Awakening to the Lessons, and Limits, of Vaccination | National Review

Awakening to the Lessons, and Limits, of Vaccination | National Review


Grace Demars receives a COVID-19 vaccine at North Oaks Medical Center in Hammond, La., August 5, 2021. (Callaghan O’Hare/Reuters)

I have served up a lot of grief to CNN’s Chris Cillizza lately, and . . . er, no, I don’t regret it, he’s deserved every bit of it. But today he laid out his thinking about the pandemic, in a CNN piece and on Twitter, and I think there’s something admirable about his self-awareness of what has been driving him since the pandemic started: a belief that if he, and enough other people, just did the right things, he and his loved ones would never run into Covid-19.

“Deep down, I think I believed that being vaccinated (and boosted) would keep me from getting Covid-19 AT ALL,” Cillizza wrote on Twitter. “Why? Not sure, honestly. But I spent the better part of a year waiting for a vaccine and doing everything I could to keep my family from getting the virus. It’s hard to just turn that switch off. I think that’s why yesterday — when it felt like every person I knew was either being diagnosed with Covid or had been exposed to it — hit me so hard. Because the reality is — and has always been even if I didn’t realize it — that the vaccines don’t, really, prevent you from getting the virus. Or, at least, they don’t guarantee it won’t happen.”

Correct. Vaccines mitigate the effects of the infection and help your body fight off the virus quicker, but they do not prevent all infections. As some of us have been trying to emphasize for a while now, Covid-19 infections do not reflect a moral failing and catching Covid-19 is not a sign of personal failure. Yes, certain actions like avoiding crowds can mitigate the risk somewhat, but now that we’re dealing with a variant of the virus that is 70 times more contagious than the Delta variant, you’re probably going to run into it sooner or later. It’s just dumb luck that someone you run into and come into close enough contact with is infected and is expelling viruses. It happens. Not wearing a seat belt is reckless. Coming within six feet of another human being in the grocery store is just part of life.

The good news is that so far, the Omicron variant seems pretty mild in most cases.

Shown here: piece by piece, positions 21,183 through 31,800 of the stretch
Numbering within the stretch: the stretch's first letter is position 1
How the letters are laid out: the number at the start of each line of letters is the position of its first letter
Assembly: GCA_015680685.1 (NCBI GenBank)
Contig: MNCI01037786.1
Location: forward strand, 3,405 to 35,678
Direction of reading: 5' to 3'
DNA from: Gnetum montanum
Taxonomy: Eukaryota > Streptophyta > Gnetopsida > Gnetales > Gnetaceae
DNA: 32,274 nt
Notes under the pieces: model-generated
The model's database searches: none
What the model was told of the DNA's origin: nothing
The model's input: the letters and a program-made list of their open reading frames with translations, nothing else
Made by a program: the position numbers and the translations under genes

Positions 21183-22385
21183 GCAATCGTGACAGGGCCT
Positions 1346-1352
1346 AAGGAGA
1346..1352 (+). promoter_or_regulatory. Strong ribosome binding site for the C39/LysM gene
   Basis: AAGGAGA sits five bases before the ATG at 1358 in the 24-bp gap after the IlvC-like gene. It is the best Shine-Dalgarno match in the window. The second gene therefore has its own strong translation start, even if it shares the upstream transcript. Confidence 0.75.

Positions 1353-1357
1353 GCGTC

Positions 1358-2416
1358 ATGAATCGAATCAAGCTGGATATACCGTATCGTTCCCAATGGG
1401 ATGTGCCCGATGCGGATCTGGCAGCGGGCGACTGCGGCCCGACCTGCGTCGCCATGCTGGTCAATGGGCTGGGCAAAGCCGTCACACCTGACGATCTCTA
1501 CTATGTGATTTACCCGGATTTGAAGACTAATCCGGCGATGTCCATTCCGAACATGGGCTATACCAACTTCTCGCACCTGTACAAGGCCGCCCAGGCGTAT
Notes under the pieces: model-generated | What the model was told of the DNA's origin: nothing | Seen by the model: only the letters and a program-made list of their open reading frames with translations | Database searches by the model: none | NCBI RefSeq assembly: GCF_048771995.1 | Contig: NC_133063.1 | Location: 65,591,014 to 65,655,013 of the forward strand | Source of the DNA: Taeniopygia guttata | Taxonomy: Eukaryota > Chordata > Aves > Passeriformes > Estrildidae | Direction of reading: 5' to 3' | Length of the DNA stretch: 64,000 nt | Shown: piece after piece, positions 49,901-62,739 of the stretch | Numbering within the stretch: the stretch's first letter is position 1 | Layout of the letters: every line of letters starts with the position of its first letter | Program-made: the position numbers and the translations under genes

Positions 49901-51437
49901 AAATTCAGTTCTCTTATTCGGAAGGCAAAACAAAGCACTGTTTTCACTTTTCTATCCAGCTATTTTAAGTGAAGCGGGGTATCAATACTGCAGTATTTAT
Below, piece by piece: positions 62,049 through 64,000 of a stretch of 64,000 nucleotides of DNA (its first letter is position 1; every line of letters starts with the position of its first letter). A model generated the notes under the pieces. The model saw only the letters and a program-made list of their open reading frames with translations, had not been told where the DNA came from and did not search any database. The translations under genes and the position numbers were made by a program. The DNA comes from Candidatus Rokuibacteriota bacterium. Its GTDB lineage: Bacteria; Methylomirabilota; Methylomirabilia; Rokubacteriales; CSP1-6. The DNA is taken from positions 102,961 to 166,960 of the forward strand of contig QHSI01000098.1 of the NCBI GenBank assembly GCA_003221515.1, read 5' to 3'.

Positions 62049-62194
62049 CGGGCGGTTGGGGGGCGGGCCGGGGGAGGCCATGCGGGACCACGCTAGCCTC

Cillizza mentions being worried about his mom, and he’s not crazy to feel that way. The U.S. and the world are full of people who are fully vaccinated and boosted but still might run into serious problems from a Covid-19 infection – those who are elderly, those who are immunocompromised, those who have multiple comorbidities, or, say, someone being treated for cancer. It’s rational to worry about accidentally spreading the virus to someone who is in a higher risk category. So you take the precautions that you can, make sure the fully boosted vulnerable person is in the best shape possible, try to stay out of a hospital for the next few weeks when the Omicron wave is likely to peak, and live your life. Sure, you’ll never run into Covid-19 if you stay in your home and never interact with another human being, but who wants to live that way? And remember that catching Covid-19 is not a death sentence, even for the elderly. A September CDC report found that vaccination reduced hospitalization among those 75 and older by 76 percent. That’s not 100 percent, but that’s considerable.

A lot of us have decried the “Covid Zero” mentality — that if governments just enacted enough strict vaccination mandates, lockdowns, mask requirements, stay-at-home-orders, quarantines, occupancy limits, travel restrictions and so on, then somehow the virus would disappear. The virus is going to become endemic — like the common cold, it will always be around, but (hopefully) it is in the process of getting weaker and weaker, while more and more of the population acquires natural immunity from prior infection or well-prepared immune systems from vaccination. Whatever else you think of what Cillizza has written lately, credit him for recognizing that the “Covid Zero” approach is simply unrealistic and unworkable.





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About the Author

Tony Beasley
Tony Beasley writes for the Local News, US and the World Section of ANH.